UK prime minister has 'a huge mountain to climb' as Brexit battle lines are drawn over draft deal

U.K. Prime Minister Theresa May persuaded her senior ministers to back the draft Brexit agreement that has finally been struck with the EU — now all she has to do get it approved by a largely hostile Parliament.

“Theresa May has got a huge mountain to climb in parliament,” Kallum Pickering, a senior U.K. economist at Berenberg, told CNBC Thursday.

“This is the deal that can probably keep her in government, keep her government in power and possibly get through the (House of Commons — the U.K.’s primary chamber of parliament) but that is not certain,” he told CNBC’s “Capital Connection.”

May held a five-hour meeting of her senior lawmakers (her Cabinet) on Wednesday and announced at the end that, “the collective decision of Cabinet was that the government should agree the draft withdrawal agreement and the outline political declaration,” and said it was the best deal that could be negotiated.

“When you strip away the detail, the choice before us was clear: this deal, which delivers on the vote of the referendum, which brings back control of our money laws and borders, ends free movement, protects jobs security and our Union; or leave with no deal; or no Brexit at all,” she said.

In short, the draft withdrawal agreement, which runs to 585 pages, envisages the U.K. and EU agreeing a trade deal by the end of 2020, during a 21-month transition period after Brexit – although this can be extended if more time is needed.

If there is no trade agreement, the much-vaunted and controversial “backstop” could kick in, this would essentially mean the U.K. stays within a temporary EU-U.K. “single customs territory” for a limited (but unspecified) amount of time. The “backstop” is designed to prevent a hard border in Ireland, which no one wants to see.

It also includes commitments over U.K. citizens’ rights after Brexit, a £39 billion ($ 50.7 billion) “divorce bill” and more details about the proposed transition period after Britain’s departure on March 2019.

May is expected to make a statement to the country’s politicians in Parliament on Thursday morning. She will have to fight hard to win over MPs (members of Parliament) that are wavering on the deal, however.

Parliament is expected to vote on the deal in December and May needs 320 votes out of a possible 639 votes (the House of Commons has 650 MPs but 11 of those do not take part in voting) to get the deal approved. May does not have a Commons majority, so she will have to rely on MPs from other parties to vote for the deal.

With a small but influential group of MPs within her own party rebelling against the deal, and several other parties from all sides — the staunchly pro-EU Scottish National Party, the largely pro-Brexit Democratic Unionist Party (DUP) of Northern Ireland and the more equivocal Labour party voicing their disagreement with the deal. Although it’s hard to gauge how individual MPs within those parties will choose to vote.

Resignations within May’s own Cabinet cannot be ruled out despite the prime minister saying Wednesday evening that there was “collective” approval of the deal. There have been multiple reports in the U.K. media of criticism from some Cabinet members. A junior minister for Northern Ireland, Shailesh Vara, announced his resignation on Thursday, commenting on Twitter that the draft deal on offer leaves the U.K. “in a half-way house with no time limit on when we will finally be a sovereign nation.”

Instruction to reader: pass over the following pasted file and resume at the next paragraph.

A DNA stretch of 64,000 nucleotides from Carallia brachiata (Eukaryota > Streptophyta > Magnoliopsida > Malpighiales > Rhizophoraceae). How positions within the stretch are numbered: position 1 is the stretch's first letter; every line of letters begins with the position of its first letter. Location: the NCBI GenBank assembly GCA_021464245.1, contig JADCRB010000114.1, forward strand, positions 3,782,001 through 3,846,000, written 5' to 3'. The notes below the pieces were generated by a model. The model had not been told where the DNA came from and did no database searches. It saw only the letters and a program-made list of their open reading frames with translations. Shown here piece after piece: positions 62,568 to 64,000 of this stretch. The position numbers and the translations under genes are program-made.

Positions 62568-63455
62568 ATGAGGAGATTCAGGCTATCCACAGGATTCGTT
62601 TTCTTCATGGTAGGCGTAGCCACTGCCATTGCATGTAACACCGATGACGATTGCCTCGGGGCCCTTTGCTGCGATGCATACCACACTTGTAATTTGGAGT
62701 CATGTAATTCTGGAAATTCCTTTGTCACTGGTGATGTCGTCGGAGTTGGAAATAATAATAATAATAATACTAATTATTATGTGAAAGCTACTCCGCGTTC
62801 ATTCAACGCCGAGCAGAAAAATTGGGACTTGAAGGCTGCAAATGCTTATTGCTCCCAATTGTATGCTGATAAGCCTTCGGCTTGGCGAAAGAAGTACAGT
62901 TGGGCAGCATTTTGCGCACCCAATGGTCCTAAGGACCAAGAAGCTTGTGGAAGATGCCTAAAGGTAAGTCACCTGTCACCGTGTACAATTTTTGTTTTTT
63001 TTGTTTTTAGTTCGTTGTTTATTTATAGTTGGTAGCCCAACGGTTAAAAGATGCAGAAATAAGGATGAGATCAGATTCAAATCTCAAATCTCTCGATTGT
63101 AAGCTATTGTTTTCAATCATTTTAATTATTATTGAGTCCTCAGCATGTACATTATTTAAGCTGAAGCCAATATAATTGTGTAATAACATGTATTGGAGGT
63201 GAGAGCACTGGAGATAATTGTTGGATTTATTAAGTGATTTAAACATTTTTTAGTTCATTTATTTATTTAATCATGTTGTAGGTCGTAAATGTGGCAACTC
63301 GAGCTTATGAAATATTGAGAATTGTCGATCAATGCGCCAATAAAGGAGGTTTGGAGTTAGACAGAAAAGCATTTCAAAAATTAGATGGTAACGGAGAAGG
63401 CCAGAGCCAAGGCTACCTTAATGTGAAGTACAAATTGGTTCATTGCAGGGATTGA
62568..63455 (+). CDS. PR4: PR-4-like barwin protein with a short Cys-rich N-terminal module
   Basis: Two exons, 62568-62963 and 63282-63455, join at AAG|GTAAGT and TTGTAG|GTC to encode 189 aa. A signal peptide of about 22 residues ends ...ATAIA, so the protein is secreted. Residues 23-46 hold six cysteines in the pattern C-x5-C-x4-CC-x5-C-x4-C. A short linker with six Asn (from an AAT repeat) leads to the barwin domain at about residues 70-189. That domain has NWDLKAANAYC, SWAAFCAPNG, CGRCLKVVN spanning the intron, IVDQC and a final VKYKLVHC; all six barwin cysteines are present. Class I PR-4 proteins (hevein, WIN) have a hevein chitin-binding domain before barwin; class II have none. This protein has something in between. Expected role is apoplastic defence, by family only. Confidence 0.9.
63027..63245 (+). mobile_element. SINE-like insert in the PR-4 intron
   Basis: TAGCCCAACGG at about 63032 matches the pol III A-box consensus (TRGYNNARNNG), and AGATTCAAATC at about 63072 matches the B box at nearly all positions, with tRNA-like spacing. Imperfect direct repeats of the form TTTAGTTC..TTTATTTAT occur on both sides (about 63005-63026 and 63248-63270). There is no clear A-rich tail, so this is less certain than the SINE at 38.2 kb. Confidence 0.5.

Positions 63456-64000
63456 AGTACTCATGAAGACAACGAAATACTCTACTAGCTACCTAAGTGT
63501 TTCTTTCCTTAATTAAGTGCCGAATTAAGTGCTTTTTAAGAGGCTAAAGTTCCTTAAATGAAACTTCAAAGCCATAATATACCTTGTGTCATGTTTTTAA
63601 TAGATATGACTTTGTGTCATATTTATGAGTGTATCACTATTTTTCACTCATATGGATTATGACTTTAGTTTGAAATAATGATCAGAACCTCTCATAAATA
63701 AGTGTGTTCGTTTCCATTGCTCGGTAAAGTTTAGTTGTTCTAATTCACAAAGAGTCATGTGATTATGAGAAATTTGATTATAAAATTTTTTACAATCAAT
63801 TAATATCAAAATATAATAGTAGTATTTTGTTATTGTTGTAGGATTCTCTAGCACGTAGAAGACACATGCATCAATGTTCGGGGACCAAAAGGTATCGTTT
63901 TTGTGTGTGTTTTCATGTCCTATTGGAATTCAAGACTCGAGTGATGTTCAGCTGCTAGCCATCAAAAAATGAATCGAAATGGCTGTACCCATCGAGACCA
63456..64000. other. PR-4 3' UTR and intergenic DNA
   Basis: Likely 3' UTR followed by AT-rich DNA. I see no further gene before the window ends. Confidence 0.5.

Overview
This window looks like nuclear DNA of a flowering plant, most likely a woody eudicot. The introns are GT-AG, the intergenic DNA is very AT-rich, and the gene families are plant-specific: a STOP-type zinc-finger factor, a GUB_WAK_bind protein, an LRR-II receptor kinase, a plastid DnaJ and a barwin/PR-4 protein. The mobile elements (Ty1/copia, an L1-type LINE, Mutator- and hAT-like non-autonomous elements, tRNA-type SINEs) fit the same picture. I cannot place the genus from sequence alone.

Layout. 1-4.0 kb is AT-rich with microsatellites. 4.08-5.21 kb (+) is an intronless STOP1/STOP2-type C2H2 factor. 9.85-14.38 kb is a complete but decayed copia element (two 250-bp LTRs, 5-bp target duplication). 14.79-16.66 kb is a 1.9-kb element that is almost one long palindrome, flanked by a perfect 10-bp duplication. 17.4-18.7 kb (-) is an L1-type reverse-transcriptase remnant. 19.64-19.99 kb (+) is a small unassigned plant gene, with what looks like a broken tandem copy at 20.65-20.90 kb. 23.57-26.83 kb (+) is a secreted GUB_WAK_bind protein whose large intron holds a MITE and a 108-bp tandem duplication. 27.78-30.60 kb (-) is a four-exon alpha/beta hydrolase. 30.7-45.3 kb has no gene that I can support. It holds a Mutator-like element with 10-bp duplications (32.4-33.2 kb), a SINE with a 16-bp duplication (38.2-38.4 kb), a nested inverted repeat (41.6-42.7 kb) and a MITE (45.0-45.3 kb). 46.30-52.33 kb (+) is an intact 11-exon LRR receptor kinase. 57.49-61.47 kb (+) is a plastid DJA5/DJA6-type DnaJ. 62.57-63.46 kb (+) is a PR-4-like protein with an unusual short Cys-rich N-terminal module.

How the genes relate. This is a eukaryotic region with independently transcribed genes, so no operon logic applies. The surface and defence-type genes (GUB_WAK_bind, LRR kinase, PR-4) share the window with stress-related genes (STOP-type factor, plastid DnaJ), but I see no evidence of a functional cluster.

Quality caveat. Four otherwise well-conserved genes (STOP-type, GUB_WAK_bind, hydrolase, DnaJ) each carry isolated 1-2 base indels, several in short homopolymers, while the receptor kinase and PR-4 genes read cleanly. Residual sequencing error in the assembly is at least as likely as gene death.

Berenberg’s Pickering said May would now be “courting” MPs from the Labour party and Liberal Democrats and her Chief Whip, whose unenviable job it is to ensure that members of the party vote as the party leadership desires, will be trying to persuade the Northern Irish DUP to accept the deal.

The party has already expressed its opposition to the deal, which would see Northern Ireland stay aligned to some EU rules long term in order to avoid border checks.

Some lawmakers have argued that the deal leaves the U.K. abiding with EU rules but without the power to have a say on them. As such, a rebellion is mounting against the deal but whether it’s enough to topple the prime minister is debateable.

Prominent members of parliament and influential Brexiteers, the former Foreign Secretary Boris Johnson and Jacob Rees-Mogg, have called the deal “as bad as it could possibly be” and “rotten,” respectively.

There are now widespread reports that Brexiteers could try to force a confidence vote in the prime minister.

Berenberg’s Pickering said that Brexiteers and opposition backbenchers, could smell blood. “They want to get rid of Theresa May, they think this deal will disappear if Theresa May disappears. So expect over the next few days a lot of talk against May and maybe a confidence vote,” he said, adding that there was a “moderate” chance of such a scenario.

Mujtaba Rahman, managing director of Europe at Eurasia Group, said the odds of getting the vote through Parliament were not good.

“May is counting on her deal to transform the political mood and, crucially, the parliamentary arithmetic; however, the numbers look stacked heavily against her, so for now we believe her deal is unlikely to garner a majority in the House of Commons,” he said in a note Wednesday evening.

He added that “many MPs will agonize ahead of such a momentous vote — probably the most important one many will ever cast.”

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